The 700 Club with Pat Robertson


Football Coach, Athletic Director, Grapevine Faith Christian School, 6 years

Has appeared on CBS, ABC, NBC, ESPN2, and others


Kris Hogan: Hogan's Heroes Fill Football Stands

By Mimi Elliott
The 700 Club


It was not your usual Friday night football game. In November 2008, Grapevine Faith Christian School, a 9-time state championship team, was playing Gainesville State School, a maximum security correctional facility for boys 12 to 19.

At Gainesville, the boys who are juniors and seniors in the facility have to earn the right to play football. Their ability to play is based on the fact that they have served half their sentence, they have no behavioral incidents and they have good grades. They have no cheerleaders and zero fans sit in the stands each game. 

“We discovered when we were reassigned to a new district, that our week 10 game was Gainesville State School. Immediately, we looked at this as a ministry opportunity as soon as we saw it,” said Coach Kris Hogan, athletic director for Grapevine Faith Christian School. 

Grapevine Faith has a reputation in the community for winning numerous state championships in the last four years. They have a big following and lots of parental involvement. Kris decided to send an email to all of the parents in the school.

“I told them that we had was an opportunity. I wanted to send a message to these Gainesville kids that they are just as important and valuable as any other kid on planet earth. We wanted to show them that Jesus loves them and we loved them,” Coach Hogan said.  “And I wanted to affirm their good choices for them having earned the right to play football.” 

It would be the first time the two teams played each other. Gainesville State played other high school football teams in other districts, but no one ever cheered for them. So Coach Hogan asked the Grapevine parents to sit on the opposing side so the Gainesville team would have fans.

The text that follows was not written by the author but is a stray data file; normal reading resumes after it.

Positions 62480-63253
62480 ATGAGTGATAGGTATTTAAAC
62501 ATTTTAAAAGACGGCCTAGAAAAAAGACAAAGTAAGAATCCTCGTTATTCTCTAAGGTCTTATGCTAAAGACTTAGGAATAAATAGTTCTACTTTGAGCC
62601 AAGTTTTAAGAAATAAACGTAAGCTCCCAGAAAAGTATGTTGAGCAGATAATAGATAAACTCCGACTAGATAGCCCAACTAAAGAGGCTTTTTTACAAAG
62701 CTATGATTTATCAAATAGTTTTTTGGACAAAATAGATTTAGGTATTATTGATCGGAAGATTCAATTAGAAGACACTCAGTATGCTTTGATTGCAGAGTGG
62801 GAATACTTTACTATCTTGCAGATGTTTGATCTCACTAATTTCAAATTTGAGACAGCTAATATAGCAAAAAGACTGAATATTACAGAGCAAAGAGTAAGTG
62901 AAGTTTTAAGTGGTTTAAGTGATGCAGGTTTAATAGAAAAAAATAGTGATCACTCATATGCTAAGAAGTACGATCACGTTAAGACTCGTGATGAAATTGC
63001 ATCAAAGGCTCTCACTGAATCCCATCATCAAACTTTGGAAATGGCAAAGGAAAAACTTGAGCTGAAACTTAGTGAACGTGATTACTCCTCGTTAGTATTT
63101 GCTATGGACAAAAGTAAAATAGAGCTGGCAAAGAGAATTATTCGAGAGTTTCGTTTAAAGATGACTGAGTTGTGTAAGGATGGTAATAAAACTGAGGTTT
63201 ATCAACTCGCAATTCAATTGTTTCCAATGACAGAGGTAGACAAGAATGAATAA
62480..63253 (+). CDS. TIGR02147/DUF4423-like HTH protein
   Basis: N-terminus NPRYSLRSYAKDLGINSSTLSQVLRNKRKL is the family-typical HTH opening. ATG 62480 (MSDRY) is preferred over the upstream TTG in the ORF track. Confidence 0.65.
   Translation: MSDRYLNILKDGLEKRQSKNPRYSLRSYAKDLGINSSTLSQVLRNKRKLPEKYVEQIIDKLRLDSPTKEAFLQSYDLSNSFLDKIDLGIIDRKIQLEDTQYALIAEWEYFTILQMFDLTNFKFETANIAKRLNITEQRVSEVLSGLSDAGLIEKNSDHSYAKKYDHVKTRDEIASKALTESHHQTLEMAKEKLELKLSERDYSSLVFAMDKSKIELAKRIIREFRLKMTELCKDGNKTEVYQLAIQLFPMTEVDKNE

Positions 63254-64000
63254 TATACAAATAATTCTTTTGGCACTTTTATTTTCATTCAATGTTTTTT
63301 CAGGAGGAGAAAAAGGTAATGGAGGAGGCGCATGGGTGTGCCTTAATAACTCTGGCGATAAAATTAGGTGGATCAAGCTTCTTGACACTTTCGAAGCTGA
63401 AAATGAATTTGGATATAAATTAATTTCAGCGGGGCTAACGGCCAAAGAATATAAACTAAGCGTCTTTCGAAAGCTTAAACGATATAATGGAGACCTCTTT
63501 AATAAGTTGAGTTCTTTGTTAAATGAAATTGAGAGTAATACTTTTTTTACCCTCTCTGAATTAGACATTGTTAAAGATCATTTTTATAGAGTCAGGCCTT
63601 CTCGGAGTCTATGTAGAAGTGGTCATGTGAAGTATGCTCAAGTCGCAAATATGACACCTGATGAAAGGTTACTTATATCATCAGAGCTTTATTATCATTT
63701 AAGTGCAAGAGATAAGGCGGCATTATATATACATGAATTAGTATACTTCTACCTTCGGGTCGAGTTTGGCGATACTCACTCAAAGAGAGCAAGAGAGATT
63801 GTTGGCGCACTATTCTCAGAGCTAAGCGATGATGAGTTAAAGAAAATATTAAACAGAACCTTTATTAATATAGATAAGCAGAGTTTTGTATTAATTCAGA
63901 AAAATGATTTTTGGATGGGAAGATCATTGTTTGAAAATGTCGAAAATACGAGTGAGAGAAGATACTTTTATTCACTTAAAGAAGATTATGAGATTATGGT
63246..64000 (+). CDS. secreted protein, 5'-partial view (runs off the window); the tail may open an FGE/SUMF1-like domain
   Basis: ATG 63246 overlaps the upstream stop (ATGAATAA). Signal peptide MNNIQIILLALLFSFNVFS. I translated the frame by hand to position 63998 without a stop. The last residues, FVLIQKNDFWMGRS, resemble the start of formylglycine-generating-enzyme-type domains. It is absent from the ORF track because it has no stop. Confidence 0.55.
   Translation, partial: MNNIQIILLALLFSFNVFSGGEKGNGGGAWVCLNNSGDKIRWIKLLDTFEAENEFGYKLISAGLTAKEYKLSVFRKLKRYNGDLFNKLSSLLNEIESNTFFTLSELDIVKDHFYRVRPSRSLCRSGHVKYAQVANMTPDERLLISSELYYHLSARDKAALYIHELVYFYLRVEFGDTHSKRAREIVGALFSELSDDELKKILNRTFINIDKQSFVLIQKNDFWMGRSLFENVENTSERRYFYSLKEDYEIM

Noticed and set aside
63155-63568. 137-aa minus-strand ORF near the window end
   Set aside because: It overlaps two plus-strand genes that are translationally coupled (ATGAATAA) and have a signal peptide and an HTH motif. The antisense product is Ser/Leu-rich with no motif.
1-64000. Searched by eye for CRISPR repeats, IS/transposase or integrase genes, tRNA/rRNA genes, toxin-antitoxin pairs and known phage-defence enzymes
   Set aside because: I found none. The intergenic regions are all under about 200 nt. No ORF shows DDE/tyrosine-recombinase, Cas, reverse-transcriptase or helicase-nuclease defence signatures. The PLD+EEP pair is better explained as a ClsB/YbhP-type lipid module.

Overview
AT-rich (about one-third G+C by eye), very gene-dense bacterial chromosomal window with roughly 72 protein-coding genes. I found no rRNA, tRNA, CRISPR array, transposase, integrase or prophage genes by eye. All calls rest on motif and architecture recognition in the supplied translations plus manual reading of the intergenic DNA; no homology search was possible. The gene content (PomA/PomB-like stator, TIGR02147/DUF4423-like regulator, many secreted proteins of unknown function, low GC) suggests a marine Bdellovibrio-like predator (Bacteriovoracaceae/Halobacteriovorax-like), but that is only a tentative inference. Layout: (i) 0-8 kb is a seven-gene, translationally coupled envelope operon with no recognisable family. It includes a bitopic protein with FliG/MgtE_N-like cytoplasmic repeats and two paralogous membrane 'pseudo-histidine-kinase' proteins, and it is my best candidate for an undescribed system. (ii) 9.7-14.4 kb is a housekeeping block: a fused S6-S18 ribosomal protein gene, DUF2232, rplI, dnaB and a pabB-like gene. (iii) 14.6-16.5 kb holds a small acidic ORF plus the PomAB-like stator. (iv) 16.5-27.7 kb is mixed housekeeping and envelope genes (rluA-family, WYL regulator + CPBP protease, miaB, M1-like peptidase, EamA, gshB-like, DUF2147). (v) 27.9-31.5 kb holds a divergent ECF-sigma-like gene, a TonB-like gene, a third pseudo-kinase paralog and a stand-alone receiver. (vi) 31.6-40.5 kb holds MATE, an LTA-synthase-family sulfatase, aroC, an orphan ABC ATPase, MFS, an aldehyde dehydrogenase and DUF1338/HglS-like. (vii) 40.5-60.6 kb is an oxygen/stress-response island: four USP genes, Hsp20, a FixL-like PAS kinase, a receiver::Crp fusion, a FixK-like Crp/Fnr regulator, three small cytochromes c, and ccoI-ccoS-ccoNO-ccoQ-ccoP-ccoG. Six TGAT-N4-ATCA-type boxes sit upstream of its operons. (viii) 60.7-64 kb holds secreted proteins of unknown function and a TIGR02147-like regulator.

“In the case of the Gainesville kids, some don’t even know their parents,” Coach Hogan said. “And if they did, they couldn’t come because technically they are incarcerated.  These kids have never had anyone cheer for them.” 

Coach Hogan printed off a roster. 

“We cheered for them by name,” he said. “We divided our cheerleaders in half and formed a 40-yard ‘spirit’ line. We treated them like it was their home game.”

Normally, people look at the Gainesville kids as criminals. This time, the Gainesville kids saw love, and were filled with gratitude. 

“They had no idea what to do. They sprinted through the spirit line and were pumped up.  They acted like they just played in the Super Bowl because people were loving on them,” Coach Hogan said. Even though Faith beat Gainesville 33-14, the Gainesville kids were so happy that after the game they gave their head coach, Mark Williams, a sideline squirt of Gatorade, just as if he had won the state championship. 

After the game, each boy was escorted back to their bus under the watch of 12 uniformed police officers. Each were handed a bag for the ride home: a burger, some fries, a soda, some candy, a Bible and an encouraging letter from a Faith player. The Gainesville coach grabbed Coach Hogan by the shoulders. 

“You’ll never know what your people did for these kids tonight. You’ll never, ever know,” he said.

Coach Hogan says God has opened many other doors of opportunity to share the gospel.  He shared his story on ESPN, Good Morning Texas, and was even on 341 radio stations in Australia. Most recently, Coach Hogan got invited to the Super Bowl by the NFL commissioner. 

“God continues to work this platform. I speak to corporations and churches as a motivational speaker. So I’m hoping out of some of this, that there are other platforms to expand my speaking field so I can expand his kingdom,” Coach Hogan said.

Coach Hogan is the grandson of a preacher and his grandmother taught Sunday school for 60 years. He affirmed his Christian faith 15 years ago as a college sophomore. Within weeks, he says his life began falling into place. 

Gainesville State has about 260 boys, incarcerated for various reasons. It is a facility of the Texas Youth Commission.

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